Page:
Joe “The Shadow“ Hodges, a scientist at the National Institute of Standards and Technology, concocts his own brand of cool-handed logorhythms on rhythm guitar. One Nobody’s Business fan has described Joe’s style as “minimalist”–whatever that means. A picker of old-timey traditional string music, Joe is also the band’s resident technical wizard. He sings too.
Ray Thibodeaux is formerly a member of Nashville Freight & The Mighty Freightliners, a country band in New Delhi. Arguably the best country-bluegrass band in all of New Delhi. When he’s not playing bass, he sometimes hangs out at Fish in the Hood or Judy’s with tacos and an ice-cold Corona.
Melissa Bronez’s lead-singing career peaked early — in high school — as a founding member of Frizzie Lizzie and the Humans, whose set list included dubious classics, such as Cat Scratch Fever and Too Hot To Handle. The Humans’ only gig was an ill-advised guest appearance at an underage backyard drinking party that was marred by the inquiry of a gang of girls who approached Melissa mid-set to ask when the show would be over. Many years and therapy sessions later, after returning to the D.C. area, she rekindled her interest in singing inspired by the likes of Bonnie Raitt, Patti Griffin, and Shawn Colvin. While her published pieces have been limited to federal government memos, Christmas card letters and the PTA newsletter, her byline did once appear above the fold with a 1987 personal ad selected as “Ad of the Week” in Norfolk, Virginia’s City Paper. She also performs with local groups, the Backyard Blues Band and the Garrett Park Musicians Club.
The Stepping Stones started life in 2009 with a single aim in mind: to be Washington’s best Monkees cover band. Improbably, soon after it was founded, another, better Monkees cover band came along, forcing the Stepping Stones to expand its repertoire. Today the Stepping Stones embrace music that is – to borrow the title of an Errol Morris documentary – fast, cheap and out of control.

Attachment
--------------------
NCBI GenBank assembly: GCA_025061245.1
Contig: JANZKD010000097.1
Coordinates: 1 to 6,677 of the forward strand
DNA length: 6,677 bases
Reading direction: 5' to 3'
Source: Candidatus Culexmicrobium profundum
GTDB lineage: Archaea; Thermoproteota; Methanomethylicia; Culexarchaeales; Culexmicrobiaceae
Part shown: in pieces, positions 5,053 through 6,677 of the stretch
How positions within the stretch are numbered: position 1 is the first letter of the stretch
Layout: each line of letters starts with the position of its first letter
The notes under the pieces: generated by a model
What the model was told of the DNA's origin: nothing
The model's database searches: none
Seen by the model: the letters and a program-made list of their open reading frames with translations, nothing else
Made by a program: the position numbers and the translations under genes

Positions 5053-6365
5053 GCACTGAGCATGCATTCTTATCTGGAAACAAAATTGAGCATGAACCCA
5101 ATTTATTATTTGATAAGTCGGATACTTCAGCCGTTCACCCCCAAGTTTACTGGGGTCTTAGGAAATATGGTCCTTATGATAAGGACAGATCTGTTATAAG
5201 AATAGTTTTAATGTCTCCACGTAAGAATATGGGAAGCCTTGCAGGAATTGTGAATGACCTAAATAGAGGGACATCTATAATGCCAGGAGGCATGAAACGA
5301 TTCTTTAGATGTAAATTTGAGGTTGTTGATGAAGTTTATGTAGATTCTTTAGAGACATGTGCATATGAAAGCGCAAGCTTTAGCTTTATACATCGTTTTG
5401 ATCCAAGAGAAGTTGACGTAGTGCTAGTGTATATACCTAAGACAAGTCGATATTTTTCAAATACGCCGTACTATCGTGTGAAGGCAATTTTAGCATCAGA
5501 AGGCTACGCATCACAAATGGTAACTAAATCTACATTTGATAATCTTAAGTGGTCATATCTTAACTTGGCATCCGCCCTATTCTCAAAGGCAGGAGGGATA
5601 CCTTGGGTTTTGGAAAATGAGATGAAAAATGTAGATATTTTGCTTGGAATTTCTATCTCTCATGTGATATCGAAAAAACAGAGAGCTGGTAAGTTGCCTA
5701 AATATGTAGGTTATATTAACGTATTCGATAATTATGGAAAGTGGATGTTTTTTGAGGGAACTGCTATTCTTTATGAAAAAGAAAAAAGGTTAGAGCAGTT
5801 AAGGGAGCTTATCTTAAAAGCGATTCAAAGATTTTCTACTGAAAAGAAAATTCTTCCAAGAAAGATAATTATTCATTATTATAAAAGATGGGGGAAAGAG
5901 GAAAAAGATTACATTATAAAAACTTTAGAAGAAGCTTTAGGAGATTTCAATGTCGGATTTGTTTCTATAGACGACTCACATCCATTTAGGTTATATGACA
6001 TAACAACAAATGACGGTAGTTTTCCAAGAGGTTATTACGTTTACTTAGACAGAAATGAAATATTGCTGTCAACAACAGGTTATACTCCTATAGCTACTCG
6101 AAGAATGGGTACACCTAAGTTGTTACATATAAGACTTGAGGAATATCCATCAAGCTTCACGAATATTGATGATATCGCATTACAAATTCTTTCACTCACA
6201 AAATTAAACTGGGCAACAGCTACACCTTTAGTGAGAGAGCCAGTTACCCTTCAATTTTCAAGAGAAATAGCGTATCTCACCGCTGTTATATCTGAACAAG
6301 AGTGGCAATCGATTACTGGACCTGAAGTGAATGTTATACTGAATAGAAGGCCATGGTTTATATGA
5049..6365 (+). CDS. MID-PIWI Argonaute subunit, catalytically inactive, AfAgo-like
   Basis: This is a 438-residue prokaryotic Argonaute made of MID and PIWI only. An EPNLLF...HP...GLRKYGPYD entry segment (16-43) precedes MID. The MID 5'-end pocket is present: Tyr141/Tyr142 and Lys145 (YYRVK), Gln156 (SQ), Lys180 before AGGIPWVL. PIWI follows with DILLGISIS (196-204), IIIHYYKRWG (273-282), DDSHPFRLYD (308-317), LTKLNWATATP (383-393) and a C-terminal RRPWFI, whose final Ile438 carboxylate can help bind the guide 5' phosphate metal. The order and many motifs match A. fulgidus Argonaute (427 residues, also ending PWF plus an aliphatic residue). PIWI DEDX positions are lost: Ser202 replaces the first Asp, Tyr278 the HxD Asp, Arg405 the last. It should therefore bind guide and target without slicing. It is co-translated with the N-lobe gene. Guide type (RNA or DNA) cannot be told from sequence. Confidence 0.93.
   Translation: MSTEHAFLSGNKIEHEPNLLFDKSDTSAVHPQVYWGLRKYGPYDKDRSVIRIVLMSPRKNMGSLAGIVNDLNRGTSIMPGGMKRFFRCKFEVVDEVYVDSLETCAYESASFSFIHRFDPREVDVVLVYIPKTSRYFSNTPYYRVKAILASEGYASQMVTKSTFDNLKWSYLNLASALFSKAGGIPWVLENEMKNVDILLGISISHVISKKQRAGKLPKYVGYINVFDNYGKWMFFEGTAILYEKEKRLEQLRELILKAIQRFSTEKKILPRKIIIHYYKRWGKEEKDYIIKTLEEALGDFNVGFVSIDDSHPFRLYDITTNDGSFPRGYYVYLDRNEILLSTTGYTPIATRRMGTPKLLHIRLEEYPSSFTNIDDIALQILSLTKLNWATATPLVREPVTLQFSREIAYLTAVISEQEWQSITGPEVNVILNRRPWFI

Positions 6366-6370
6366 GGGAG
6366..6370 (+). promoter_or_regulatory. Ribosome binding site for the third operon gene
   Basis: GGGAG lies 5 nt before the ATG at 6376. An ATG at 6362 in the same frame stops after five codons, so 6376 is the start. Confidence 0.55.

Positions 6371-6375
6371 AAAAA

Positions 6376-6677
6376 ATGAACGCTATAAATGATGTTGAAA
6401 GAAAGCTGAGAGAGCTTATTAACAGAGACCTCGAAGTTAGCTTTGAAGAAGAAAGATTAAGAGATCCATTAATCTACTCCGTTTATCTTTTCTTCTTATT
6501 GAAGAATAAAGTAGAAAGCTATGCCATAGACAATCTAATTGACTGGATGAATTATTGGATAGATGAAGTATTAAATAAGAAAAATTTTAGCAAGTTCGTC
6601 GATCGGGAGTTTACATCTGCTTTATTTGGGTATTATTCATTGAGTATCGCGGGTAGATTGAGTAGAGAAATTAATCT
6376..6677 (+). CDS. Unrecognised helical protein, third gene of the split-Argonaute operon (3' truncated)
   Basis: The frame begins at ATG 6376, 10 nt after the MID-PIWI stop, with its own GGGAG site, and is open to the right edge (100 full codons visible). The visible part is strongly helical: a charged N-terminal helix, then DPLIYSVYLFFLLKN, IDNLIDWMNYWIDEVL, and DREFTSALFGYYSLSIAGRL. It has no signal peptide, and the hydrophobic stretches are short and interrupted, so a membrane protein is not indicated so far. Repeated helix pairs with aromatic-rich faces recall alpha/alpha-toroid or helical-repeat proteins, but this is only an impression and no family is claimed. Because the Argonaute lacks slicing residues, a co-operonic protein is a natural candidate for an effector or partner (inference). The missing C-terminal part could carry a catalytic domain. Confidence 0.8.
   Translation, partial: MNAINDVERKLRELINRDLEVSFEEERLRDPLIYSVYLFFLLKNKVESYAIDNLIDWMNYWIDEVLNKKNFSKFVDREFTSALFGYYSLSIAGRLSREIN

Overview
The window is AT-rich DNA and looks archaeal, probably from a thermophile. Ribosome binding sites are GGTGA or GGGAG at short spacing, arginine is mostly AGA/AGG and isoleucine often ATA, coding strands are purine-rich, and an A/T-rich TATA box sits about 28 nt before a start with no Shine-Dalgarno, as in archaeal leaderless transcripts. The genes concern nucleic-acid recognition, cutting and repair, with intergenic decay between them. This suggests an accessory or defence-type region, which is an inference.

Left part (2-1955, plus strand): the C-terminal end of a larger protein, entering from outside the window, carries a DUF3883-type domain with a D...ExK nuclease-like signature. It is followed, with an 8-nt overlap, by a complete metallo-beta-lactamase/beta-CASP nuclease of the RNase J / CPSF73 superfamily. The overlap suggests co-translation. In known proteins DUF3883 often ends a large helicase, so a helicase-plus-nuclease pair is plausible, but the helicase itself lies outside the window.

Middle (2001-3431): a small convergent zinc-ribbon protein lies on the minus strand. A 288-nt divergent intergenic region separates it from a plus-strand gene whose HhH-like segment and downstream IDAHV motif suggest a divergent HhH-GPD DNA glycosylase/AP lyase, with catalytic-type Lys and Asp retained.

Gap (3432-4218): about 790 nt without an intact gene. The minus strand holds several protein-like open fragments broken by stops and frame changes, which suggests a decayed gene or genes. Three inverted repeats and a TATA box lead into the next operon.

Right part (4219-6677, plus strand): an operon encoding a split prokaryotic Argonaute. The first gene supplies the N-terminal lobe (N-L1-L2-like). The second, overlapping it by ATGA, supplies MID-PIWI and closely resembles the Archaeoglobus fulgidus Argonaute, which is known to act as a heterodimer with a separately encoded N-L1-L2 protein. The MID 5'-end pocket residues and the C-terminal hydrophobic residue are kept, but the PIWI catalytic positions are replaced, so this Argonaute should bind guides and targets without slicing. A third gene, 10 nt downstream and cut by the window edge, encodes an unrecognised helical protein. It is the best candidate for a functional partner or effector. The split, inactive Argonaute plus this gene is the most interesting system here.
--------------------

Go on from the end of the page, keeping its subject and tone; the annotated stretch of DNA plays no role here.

Meet the band:
John Kelly (drums, vocals) has been at the Washington Post since 1989 and has penned the five-day-a-week “John Kelly’s Washington” column since 2004. In the early ‘80s John played drums with local power poppers the Item, once sharing the bill at dc space with Minor Threat. More recently he was one third of the Spectacles, whose farewell gig was at the Black Cat in 2012. John is a Sagittarius and his favorite food is steamed mussels.
Dan deVise (keyboards, guitar, vocals), another Postie and aspirant author, has played solo and in various duos and cover bands since the ’80s. His former band mates include humorist Dave Barry and “Marley and Me” author John Grogan. His favorite musical memories include being called “chickens–t” onstage by Marty Balin and having a bass thrown at him by Minuteman Mike Watt. Dan’s favorite inert gas is argon.
To cope with the on-the-edge life of a college professor and economic researcher, Tim Brennan (guitar) strives for “serenity, now” by playing in a vocal-guitar jazz/pop duo with Dayle McCarthy (often at Hershey’s), as well as the Stepping Stones and, thankfully pre-YouTube, bassist with John Kelly in the Item. Tim’s waiting for the Stepping Stones to cover Southside Johnny, but has been told not to hold his breath. Tim loves calamari.
Chuck Dolan (bass, vocals) has played around D.C. over the last 20 years with acts such as Mike Shupp, Billy Coulter, the Howling MAD and the Spectacles. Chuck writes software during the day, enjoys long walks indoors and is allergic to cats so he only has three cats.
Long-rumored in existence but kept tightly shrouded in the secrecy of Tom Toles’ basement, Suspicious Package finally exploded onto the Washington, DC music scene in May 2008 with their sell-out premiere performance at the Red and the Black in DC’s Atlas District. They’ve since performed at the Rock and Roll Hotel, the National Press Club, the Hard Rock Café, the embassies of Finland, Italy, Denmark, and Germany, Andrews Air Force Base, Washington Nationals Baseball Stadium, the USS Intrepid aircraft carrier in New York City harbor, and other venues. The band plays frequently for charity benefits. In August 2010 they performed for over a thousand people at Arena Beniamino Gigli in Porto Recanati, Italy, and appeared on national television. Suspicious Package has been mentioned in SPIN magazine and Rolling Stone (Italian edition) magazine. In 2011 they won the National Press Club’s Journopalooza charity battle of the media bands for the title of DC’s best media band. In 2013, Suspicious Package will play events for the National Press Foundation and the Washington Press Club Foundation, and there are rumors of bar gigs in California and NYC.
Suspicious Package plays a mix of rock, blues, punk, pop, alternative, zydeco and originals. Pulitzer prize-winning Washington Post political cartoonist Tom Toles drives the rhythm of Suspicious Package on drums and vocals, former TIME and Bloomberg correspondent Tim Burger plays bass, with Medill National Security Journalism Initiative Director Josh Meyer on lead guitar and vocals. Senior US government officials Bryan Greene and Christina Sevilla also sing and play rhythm guitar and keyboards, respectively. Suspiciously, none of the members had ever played in a rock band prior to their 2008 debut. Join Suspicious Package on Facebook or follow on twitter @SusPackageE